Indianapolis Museum of Art: Highlights of the Collection (2005)
This work questions the role of stereotypes-what Ghada Amer refers to as "the idea of the model"-and the various ways they can be interpreted. Amer made two jumpsuits, one noticeably "female" and the other recognizably "male." Embroidered across the suits are the words "Barbie loves Ken" and "Ken loves Barbie." This famous couple may evoke childhood memories of a powerful role-playing game. The fantasy of the perfectly beautiful Barbie meeting the handsome, romantic Ken becomes a stereotypical heterosexual model that many young girls aspire to re-create in their own lives.
Here, though, we have just the suggestion of these emblematic dolls, blown up to life-size. Barbie and Ken are missing, replaced by absent bodies for us to inhabit. But what woman or man could fill these suits, with their loaded childhood dreams? Are these outfits empty because people have abandoned the limitations of these roles? Despite the title of the work, the absence of a female in Barbie's suit or a male in Ken's leaves open the possibility that either gender could choose which one to wear. Amer characteristically resists the rigid gender fixity that these childhood toys rely upon.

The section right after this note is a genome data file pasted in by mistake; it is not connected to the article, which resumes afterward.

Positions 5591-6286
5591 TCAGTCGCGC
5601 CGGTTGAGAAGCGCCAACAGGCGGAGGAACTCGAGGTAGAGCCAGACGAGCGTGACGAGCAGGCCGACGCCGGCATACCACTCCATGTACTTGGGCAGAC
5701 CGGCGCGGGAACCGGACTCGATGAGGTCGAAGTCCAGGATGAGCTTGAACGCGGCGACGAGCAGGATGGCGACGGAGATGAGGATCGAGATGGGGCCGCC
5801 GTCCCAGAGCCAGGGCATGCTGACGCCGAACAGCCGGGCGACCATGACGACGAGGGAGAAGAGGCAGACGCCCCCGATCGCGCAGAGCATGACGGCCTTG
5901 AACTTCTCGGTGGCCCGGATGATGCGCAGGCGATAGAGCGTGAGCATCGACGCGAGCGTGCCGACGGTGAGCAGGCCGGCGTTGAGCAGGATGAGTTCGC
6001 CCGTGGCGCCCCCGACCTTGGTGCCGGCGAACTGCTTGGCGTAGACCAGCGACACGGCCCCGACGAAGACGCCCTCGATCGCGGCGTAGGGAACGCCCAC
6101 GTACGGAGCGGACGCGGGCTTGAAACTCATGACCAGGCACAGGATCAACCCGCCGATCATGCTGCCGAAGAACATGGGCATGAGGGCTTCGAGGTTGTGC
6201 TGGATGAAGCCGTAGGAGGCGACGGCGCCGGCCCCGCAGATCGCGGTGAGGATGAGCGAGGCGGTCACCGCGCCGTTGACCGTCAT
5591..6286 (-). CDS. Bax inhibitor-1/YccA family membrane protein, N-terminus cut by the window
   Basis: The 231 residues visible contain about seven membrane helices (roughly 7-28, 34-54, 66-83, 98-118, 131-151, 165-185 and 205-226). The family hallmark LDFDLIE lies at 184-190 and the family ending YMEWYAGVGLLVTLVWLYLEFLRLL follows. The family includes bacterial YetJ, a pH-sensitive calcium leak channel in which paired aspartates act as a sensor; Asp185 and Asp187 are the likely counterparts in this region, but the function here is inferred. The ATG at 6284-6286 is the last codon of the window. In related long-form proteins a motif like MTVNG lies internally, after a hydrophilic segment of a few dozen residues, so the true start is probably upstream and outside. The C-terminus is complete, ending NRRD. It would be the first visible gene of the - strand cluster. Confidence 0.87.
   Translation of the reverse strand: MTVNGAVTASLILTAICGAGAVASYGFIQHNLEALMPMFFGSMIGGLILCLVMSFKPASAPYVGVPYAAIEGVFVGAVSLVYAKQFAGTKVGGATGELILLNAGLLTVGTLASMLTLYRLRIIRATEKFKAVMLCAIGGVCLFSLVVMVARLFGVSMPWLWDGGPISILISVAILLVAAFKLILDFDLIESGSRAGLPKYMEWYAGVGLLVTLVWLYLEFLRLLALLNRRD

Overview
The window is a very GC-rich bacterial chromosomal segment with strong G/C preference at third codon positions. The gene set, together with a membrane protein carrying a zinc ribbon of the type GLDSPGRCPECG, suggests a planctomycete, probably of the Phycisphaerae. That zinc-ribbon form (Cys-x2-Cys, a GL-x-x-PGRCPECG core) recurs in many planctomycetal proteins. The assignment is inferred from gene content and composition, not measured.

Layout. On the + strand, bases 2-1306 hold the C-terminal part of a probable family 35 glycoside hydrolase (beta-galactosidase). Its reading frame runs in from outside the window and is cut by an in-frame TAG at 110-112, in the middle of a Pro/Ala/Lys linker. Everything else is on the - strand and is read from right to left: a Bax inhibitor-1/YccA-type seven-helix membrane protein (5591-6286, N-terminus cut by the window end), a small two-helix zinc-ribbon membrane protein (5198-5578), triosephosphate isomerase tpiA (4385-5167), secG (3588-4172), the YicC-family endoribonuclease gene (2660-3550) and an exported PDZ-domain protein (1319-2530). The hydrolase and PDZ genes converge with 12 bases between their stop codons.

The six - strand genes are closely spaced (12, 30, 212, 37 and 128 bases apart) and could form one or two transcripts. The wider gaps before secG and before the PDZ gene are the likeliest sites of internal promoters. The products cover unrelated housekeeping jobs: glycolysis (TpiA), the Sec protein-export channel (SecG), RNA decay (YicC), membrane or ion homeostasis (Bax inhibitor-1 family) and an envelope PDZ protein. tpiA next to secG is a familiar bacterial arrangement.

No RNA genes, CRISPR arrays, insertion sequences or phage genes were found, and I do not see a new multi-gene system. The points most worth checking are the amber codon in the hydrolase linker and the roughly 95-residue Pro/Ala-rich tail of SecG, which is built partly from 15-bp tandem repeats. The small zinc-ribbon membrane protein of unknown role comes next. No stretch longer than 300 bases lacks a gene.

The idea of the model to be followed is what interests me in stereotypes; and we are all confronted by this in our lives. -Ghada Amer, 1994